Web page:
Industrial sites and highways could become cleaner in the future thanks to shark-shaped samplers that hunt ‘fugitive’ air pollutants.
Scientists at Lancaster University and the Environment Agency are working together to develop a new sampler to measure levels of so-called fugitive pollutants – such as particulates, and gases such as ammonia and nitrogen dioxide.
‘Directional Passive Air Quality Samplers’, which look similar to basking sharks and have been patented as part of ongoing research, are able to monitor the levels of pollutants that are caused by industrial activity, or traffic. The sources of these pollutants, such as airborne particles thrown up by transportation or extraction of raw materials, and intensive agriculture, cannot be identified by standard fixed integrated monitors.
Due to environmental regulations as part of industrial permits, operators need to install controls – such as dampening of road surfaces to keep down dust, and the fitting of wind shields to conveyors – to reduce fugitive pollutants. However, this is not currently done on a targeted basis, and is therefore inefficient, due to the lack of suitable monitors that can pinpoint the direction of pollution sources.
Dr Maria Angeles Solera García, a senior research associate at Lancaster University, said: “Industrial site operators, in order to comply with the permits issued by regulators, put in numerous costly control measures to tackle fugitive air pollutants in these complex environments. However, these are mostly untargeted as they do not have access to the evidence that more mobile and cost-effective monitors may provide. This is what our research is looking to achieve.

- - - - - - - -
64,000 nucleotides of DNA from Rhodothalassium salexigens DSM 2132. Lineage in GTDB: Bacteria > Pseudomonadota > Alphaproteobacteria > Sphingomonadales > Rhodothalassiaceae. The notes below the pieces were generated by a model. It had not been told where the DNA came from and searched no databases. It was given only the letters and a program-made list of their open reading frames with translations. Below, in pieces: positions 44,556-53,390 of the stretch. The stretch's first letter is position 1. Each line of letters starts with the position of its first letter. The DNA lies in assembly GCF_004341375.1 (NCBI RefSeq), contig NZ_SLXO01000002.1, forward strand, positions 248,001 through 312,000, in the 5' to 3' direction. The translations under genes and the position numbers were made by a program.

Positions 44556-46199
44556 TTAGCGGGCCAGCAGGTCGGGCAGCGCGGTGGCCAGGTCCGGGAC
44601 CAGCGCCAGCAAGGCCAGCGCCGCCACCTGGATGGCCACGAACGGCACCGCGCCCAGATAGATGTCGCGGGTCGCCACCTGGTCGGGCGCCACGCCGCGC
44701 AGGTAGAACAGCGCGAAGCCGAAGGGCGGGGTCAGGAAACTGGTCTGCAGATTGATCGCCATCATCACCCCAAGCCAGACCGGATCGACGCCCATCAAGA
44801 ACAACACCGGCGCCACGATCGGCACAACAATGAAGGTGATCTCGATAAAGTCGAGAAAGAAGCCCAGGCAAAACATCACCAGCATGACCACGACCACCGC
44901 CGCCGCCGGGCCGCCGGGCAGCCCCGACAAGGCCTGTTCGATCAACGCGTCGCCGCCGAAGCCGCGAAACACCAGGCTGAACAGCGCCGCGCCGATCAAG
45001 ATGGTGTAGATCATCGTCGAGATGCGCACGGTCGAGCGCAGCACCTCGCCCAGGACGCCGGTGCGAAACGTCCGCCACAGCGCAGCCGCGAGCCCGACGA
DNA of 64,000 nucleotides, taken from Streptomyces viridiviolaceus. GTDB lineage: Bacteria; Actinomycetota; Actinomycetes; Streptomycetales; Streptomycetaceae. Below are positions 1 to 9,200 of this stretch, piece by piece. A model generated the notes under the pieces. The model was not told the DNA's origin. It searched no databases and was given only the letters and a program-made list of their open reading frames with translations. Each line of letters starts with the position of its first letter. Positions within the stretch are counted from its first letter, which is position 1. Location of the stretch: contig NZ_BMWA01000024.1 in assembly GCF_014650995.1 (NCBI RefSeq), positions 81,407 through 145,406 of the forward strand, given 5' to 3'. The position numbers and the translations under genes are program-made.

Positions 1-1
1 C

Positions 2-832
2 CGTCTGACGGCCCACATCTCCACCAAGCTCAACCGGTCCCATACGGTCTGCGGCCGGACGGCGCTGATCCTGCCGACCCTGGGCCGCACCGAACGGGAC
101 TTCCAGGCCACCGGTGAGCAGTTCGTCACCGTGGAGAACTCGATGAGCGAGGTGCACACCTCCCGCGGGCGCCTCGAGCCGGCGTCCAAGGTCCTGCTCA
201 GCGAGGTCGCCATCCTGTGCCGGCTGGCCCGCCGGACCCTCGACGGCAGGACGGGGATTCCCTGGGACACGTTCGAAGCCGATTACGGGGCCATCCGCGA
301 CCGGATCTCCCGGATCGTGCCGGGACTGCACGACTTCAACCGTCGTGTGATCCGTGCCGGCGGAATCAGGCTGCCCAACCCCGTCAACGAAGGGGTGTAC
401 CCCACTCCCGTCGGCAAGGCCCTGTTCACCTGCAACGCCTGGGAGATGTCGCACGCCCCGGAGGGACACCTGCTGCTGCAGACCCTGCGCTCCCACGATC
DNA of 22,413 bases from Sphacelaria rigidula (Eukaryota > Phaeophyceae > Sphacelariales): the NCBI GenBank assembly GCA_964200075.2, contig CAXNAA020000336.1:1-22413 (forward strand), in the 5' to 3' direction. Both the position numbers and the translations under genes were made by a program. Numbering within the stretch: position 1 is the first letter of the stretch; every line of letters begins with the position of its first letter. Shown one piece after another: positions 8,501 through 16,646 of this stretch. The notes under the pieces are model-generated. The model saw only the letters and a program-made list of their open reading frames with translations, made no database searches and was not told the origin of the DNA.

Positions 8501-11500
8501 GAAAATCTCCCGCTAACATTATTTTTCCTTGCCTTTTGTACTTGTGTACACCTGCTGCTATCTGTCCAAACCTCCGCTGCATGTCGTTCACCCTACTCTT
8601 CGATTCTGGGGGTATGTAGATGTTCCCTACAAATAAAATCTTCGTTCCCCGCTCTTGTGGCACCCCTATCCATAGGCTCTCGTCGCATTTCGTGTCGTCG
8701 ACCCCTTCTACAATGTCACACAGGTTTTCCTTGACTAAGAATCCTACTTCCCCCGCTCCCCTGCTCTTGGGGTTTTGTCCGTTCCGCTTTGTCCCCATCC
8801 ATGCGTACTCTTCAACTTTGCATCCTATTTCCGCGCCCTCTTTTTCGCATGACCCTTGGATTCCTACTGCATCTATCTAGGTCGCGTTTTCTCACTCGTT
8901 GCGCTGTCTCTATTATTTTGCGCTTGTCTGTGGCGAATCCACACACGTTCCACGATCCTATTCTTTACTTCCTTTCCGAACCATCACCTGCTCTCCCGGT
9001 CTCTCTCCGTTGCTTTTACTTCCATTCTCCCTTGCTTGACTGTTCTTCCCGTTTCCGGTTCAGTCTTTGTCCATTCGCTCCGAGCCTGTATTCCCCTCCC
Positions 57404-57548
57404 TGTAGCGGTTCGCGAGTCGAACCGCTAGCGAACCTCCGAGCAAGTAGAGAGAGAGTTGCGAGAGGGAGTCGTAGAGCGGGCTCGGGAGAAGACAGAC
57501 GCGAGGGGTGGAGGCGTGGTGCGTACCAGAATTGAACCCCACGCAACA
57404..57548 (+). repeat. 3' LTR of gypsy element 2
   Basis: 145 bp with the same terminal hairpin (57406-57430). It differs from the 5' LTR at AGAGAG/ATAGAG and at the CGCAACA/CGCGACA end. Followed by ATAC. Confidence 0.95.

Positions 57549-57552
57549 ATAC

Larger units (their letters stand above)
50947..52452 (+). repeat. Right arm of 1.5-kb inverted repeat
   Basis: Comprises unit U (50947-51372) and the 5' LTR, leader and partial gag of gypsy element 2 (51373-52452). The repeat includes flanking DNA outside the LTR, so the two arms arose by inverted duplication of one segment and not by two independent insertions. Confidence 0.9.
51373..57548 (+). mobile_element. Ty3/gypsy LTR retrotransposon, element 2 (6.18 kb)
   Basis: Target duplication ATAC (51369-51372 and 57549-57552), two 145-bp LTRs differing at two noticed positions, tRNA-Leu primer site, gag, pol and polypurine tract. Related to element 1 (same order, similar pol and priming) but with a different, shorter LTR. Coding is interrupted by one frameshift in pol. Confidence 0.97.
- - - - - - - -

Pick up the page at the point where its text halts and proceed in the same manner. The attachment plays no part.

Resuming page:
“At Lancaster University, in partnership with the Environment Agency, we are developing monitors that are easily deployable in the field, that do not require a power source and are affordable. This will enable operators to more efficiently target their resources on effective controls to reduce the volume of fugitive pollutants in the environment.”
Although there are existing monitors on the market, they are costly, bulky and require a power source and are therefore not easily deployable.
The Directional Passive Air Quality Sampler, whose shark-like shape was developed with help from the Lancaster Product Development Unit in Lancaster University’s Engineering Department, pivots in the wind to capture wind-blown pollutants through its ‘mouth’. The monitor contains 12 vials in a static carousel that collects samples from different directions for analysis. The sampler can be left in position for a month without additional supervision.
The Directional Passive Air Quality Samplers have been successfully field tested at several situations, including an anaerobic digester in Scotland, a steel works in Yorkshire, and roadside at a busy highway.
Professor Roger Timmis, lead Environment Agency scientist for the project and co-inventor, said: “The Directional Passive Air Quality Sampler (DPAS) is a successful collaboration between LEC and the Environment Agency’s Evidence Directorate. By using the DPAS to resolve sources of air pollution we can regulate them more effectively to protect people and the environment.”
The research is now attracting the interest of environment regulators in the United States, who need to monitor air pollution in similar situations, such as roadways or ports.
The project has received funding until 2016 and will see additional revisions to hone the design and functionality of the sampler before it is ready for commercial use.